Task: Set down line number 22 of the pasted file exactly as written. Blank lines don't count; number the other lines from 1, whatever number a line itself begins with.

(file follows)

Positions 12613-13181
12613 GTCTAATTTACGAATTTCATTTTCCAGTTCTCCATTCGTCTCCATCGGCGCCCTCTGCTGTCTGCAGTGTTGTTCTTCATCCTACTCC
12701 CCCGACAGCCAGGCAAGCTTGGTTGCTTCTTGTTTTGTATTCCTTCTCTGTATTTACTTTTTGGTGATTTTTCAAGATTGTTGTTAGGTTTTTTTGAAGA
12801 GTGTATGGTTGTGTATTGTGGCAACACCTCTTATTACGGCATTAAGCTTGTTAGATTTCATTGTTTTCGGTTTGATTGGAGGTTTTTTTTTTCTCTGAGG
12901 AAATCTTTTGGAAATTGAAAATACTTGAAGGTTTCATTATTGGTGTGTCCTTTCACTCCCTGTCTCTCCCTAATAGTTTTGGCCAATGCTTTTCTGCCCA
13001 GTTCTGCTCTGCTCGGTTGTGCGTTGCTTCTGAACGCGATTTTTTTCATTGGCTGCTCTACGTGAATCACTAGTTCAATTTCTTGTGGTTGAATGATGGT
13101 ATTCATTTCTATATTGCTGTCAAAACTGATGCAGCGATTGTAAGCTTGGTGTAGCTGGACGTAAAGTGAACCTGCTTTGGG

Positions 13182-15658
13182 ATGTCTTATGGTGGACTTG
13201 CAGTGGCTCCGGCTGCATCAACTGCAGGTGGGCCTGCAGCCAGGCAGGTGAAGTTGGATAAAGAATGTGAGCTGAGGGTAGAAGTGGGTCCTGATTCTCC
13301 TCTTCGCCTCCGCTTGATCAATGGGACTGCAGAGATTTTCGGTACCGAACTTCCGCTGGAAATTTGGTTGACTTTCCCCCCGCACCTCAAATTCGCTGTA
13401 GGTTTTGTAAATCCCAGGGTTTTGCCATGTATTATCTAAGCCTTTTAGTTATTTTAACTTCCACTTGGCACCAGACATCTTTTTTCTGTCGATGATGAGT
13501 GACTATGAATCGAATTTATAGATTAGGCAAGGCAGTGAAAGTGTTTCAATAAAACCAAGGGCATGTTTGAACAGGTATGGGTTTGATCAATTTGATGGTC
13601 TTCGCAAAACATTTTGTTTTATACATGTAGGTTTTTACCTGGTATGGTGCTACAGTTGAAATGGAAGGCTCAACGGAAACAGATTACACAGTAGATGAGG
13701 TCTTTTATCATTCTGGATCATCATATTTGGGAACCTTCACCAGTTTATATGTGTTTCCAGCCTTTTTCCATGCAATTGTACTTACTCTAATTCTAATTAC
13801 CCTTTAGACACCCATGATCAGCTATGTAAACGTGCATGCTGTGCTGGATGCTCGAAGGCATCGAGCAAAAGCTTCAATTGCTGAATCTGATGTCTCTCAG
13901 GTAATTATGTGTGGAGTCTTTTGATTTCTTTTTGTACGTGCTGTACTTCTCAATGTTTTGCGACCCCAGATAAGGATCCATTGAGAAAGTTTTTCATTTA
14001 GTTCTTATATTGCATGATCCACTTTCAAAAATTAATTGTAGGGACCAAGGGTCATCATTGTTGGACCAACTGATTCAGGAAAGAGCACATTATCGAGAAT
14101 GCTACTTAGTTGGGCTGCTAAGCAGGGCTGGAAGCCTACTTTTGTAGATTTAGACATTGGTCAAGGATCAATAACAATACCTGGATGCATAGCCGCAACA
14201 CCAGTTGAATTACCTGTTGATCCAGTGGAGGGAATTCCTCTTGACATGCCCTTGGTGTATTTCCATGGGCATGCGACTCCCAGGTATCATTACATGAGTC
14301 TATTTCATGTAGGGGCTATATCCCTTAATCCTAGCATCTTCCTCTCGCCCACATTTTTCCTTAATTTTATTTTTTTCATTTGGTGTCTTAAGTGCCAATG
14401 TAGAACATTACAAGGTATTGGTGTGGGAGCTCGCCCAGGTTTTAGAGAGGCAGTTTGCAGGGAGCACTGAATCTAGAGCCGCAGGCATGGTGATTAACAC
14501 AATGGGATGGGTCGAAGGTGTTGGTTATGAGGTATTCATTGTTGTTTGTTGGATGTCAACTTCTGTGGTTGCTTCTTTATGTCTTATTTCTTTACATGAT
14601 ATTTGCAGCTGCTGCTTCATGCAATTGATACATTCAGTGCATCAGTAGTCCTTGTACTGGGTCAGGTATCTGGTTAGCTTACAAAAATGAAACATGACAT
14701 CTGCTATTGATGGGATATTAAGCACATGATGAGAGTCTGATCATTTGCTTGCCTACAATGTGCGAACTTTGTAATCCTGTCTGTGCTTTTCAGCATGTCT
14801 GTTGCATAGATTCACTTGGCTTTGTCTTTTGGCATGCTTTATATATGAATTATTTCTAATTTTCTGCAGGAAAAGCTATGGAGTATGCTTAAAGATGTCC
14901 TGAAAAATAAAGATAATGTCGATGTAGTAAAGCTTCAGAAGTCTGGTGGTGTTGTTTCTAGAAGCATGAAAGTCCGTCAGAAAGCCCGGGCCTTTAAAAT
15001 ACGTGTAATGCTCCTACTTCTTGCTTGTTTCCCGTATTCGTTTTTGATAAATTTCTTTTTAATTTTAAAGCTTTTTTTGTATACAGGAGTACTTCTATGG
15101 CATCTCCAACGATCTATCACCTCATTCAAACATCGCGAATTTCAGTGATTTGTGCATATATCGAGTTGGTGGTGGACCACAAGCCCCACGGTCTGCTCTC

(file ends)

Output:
14401 TAGAACATTACAAGGTATTGGTGTGGGAGCTCGCCCAGGTTTTAGAGAGGCAGTTTGCAGGGAGCACTGAATCTAGAGCCGCAGGCATGGTGATTAACAC